Qualifying the table names is part of it, but when you say:
SELECT o.ID, c.ID FROM Orders AS o INNER JOIN Customers AS c …
Your resultset still has two columns, both named "ID". This can cause problems if you need to then put the result inside a CTE, or select the results into a table, or need distinct column names in the consumer (reporting services, home-grown applications, etc). You can alias, sure, but then what have you gained? Now instead of typing:
You are typing:
o.ID AS OrderID
OrderID = o.ID
To me this is just another case where being explicit outweighs the cost of typing those extra characters.
As for "understanding the model," we don't always have that luxury. Ever outsource? Do you think they will ever have a full understanding of the model before they are allowed to produce any work? Fat chance; the bean counters need results too.
Yeah, these are preferences.
To the point:
1) see no value in COLUMNs having the same name.
2) treat TABLEs as objects, and prefer referring to the object rather than an attribute
3) qualify all COLUMN names in a query that has multiple TABLEs, so there is never any confusion.
4) don't want somebody who "quickly understands" the model anywhere near it. That approach is error prone, and usually quite inefficient.
Brian, the reason I prefer ApplicationID over Id is so that every column in the entire data dictionary that represents that column is named the exact same way. This way, among other things, I never have multiple columns named "Id" coming back in a join, and have to figure out which is which. And I can immediately understand this without first having to "know the model."
But again, these are preferences. If Id makes more sense for your applications, by all means, go ahead. Maybe I should start another series focused on "why these preferences are better than those preferences"? 🙂
I don't have GUIDs where one TABLE is the master. The idea itself raises a "red flag" for me. Of course, it could be justified, i just personally have never seen the case in the applications i have worked on.
When not constrained by company standards, i use the TABLE name as the FK COLUMN Name. For example:
Application: Id, Name, Description, Vendor, Licenses
Application_Version: Application, Version
In this case, Application_Version.Application is an FK to Application.Id. It is obvious, as Id is the PK.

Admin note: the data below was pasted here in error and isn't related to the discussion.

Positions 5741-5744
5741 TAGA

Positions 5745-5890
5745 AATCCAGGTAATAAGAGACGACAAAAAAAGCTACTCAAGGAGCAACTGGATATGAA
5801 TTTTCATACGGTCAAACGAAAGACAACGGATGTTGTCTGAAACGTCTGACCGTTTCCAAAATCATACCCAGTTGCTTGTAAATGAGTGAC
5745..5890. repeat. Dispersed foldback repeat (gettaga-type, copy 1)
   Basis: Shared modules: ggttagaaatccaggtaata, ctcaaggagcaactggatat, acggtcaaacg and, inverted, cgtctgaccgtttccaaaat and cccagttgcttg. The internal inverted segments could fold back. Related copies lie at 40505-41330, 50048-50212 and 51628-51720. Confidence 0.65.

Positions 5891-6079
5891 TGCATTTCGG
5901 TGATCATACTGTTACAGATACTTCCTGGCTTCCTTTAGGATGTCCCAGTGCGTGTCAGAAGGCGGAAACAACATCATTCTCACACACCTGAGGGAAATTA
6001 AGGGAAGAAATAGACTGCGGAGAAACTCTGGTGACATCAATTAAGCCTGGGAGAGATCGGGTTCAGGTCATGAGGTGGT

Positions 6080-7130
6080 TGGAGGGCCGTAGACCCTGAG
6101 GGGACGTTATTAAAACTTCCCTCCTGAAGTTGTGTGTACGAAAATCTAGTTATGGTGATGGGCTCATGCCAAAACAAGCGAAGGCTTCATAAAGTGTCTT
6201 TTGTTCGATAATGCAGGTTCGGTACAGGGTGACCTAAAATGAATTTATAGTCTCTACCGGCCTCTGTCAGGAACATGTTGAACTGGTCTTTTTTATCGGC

If the same COLUMN is pulled twice, i add underscore and decription. For example:
Application: Id, Name, Description, Vendor, Licenses
Application_Version: Application, Version, Application_Replaced
Here, both Application and Application_Replaced FK to the same COLUMN, but the second which is an attribute and not a child gets an underscore and a description which makes it obvious to anyone who knows the model. (To get the know the model there is documentation.)
The point is, this is obvious to anyone using it, and thus becomes easy to types as well.
Brian, in your previous post you said, "Why do i use ordinals at all? Because of annoying naming conventions. FROM Customer ORDER BY Id, is easy to remember (and type!). FROM Customer ORDER BY CustomerId is redundant (annoying and more typo prone) and hard to remember (underscores this time? How about vowels?). FROM MCustomer_TBL ORDER BY X234_CustomerID_Q is hard to remember what it is called at all, redundant, and hard to remeber formatting."
Formatting aside, what happens if you have more than one column that is an id (typically a foreign key)..GUIDs? I deal with tables that do not include the actual text in the tables themselves, rather a GUID reference to a master values table. I would never shorthand my column names because the next guy that comes along will have to interpret what is written. I agree with Aaron, always best to type them out or use the ObjectBrowser..or Intellisense. One thing I've tried to remind myself of is that the time I may save by taking shortcuts may cost the next guy more time the next pass through. So, its a wash, if not more costly.